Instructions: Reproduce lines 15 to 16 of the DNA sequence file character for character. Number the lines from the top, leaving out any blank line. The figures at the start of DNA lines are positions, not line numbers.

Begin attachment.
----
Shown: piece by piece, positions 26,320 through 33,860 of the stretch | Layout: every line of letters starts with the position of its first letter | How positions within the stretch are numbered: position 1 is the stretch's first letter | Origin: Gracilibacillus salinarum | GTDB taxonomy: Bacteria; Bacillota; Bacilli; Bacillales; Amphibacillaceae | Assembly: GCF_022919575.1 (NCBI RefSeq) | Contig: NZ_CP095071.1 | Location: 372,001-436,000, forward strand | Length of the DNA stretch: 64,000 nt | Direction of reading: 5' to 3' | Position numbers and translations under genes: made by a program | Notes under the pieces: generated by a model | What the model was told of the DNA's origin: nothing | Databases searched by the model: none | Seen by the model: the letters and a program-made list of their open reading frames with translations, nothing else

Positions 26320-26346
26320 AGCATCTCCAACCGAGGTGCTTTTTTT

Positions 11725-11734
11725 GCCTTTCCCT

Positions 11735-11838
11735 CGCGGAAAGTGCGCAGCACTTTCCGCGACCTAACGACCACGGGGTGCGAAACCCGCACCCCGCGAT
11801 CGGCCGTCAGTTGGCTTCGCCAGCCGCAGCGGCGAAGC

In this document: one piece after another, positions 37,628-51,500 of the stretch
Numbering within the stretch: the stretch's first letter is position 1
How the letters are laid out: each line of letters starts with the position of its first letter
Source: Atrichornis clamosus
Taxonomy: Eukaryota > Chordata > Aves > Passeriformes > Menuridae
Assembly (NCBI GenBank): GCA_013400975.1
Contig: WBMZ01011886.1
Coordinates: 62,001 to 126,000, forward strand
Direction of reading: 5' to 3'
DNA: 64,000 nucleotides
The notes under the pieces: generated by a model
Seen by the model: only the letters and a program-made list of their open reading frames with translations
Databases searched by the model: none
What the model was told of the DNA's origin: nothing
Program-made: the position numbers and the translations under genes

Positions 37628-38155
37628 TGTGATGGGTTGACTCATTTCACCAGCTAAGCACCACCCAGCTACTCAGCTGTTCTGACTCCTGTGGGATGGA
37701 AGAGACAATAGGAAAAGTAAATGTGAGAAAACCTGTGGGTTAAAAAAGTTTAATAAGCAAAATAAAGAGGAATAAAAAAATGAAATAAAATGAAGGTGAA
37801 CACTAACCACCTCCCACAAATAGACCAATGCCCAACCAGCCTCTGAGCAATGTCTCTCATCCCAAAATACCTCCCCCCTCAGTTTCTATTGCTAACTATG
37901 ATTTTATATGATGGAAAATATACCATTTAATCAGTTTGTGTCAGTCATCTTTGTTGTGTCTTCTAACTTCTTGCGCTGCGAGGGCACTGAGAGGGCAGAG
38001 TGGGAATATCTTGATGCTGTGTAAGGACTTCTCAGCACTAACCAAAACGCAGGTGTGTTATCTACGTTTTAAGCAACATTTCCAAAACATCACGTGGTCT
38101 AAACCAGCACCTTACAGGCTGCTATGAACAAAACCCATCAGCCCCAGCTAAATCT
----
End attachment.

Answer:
Contig: WBMZ01011886.1
Coordinates: 62,001 to 126,000, forward strand